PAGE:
Four years ago next week, the trial of Slobodan Milosevic opened at The Hague. It was, we were told, "the most important trial since Nuremburg". But after making the world's front pages in its first week, the trial has slipped quietly off the radar. That's a great pity, because proceedings have been far from boring.But of course, Danish cartoons are much more important than this.
Take the case of prosecution witness Ratomir Tanic, an "insider" who claimed to be present when Milosevic gave the order for the expulsion of Albanians from Kosovo. Tanic couldn't even say what floor Milosevic's office was on and was revealed to be in the pay of British intelligence.
Then there was the testimony of Rade Markovic, the former head of the Yugoslav secret service. Markovic was supposed to spill the beans on his ex-boss, but instead claimed to have been subjected to a year and a half of "pressure and torture" to sign a document prepared by the court. And, in a further blow to the prosecution's case, a Muslim captain in the Yugoslav army testified that he had never seen - or known of - any harassment of Albanian civilians in Kosovo.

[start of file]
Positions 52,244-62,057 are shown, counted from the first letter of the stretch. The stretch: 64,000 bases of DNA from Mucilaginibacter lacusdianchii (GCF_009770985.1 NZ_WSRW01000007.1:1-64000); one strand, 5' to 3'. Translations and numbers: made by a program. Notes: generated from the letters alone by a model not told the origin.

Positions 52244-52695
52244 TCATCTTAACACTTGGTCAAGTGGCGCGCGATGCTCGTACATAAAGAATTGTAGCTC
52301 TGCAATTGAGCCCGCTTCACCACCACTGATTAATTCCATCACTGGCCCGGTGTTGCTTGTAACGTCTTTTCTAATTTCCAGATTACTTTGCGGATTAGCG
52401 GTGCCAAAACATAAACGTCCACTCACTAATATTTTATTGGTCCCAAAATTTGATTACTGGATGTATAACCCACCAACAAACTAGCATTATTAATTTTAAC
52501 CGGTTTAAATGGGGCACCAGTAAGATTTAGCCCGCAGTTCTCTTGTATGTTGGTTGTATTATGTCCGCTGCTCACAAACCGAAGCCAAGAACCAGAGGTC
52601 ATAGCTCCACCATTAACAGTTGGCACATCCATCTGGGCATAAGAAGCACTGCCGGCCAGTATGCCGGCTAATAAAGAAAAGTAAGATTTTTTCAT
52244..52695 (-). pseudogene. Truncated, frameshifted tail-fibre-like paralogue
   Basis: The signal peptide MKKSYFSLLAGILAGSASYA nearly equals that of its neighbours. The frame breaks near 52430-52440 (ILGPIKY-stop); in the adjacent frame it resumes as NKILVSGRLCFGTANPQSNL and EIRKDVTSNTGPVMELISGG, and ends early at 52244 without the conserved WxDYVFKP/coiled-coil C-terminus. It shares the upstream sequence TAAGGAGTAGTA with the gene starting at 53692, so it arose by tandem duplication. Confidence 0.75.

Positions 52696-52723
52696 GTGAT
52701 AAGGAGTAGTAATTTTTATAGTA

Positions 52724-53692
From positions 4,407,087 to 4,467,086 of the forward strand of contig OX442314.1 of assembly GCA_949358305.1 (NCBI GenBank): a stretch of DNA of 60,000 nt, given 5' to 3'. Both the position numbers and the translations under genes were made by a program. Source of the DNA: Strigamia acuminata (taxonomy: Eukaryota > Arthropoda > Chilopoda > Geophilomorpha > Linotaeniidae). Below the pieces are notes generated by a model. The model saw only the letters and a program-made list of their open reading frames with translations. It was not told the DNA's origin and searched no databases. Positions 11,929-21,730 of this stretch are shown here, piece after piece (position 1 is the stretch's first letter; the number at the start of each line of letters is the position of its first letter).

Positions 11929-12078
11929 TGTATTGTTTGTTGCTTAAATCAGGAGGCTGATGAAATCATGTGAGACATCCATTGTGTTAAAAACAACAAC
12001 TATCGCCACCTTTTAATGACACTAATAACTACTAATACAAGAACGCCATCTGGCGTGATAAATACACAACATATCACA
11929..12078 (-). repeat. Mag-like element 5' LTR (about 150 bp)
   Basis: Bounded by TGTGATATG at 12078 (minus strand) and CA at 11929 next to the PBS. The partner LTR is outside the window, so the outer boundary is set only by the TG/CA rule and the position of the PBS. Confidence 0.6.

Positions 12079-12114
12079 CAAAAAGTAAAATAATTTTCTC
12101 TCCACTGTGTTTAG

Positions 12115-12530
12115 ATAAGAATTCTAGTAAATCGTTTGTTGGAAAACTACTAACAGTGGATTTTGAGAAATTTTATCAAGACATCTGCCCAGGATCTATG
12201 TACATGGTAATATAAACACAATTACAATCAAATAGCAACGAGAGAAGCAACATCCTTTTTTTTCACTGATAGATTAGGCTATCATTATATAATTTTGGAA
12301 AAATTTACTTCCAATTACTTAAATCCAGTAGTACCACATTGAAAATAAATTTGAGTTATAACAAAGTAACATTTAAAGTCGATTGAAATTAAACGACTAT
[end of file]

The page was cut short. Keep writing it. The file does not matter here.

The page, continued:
In making his defence, Milosevic has sought to expose the level of Western collaboration with Islamist militants in the Balkans. He has shown a video of Lord (Paddy) Ashdown, inspecting Kosovan Liberation Army weapons and promising members of the group that he would "do his best" to procure assistance. He has also produced an FBI document detailing the extent of al-Qaeda involvement in the region. Anyone who has followed the trial would be entitled to ask why our government sided with Muslim extremists, the very people we are told now are our deadly enemies.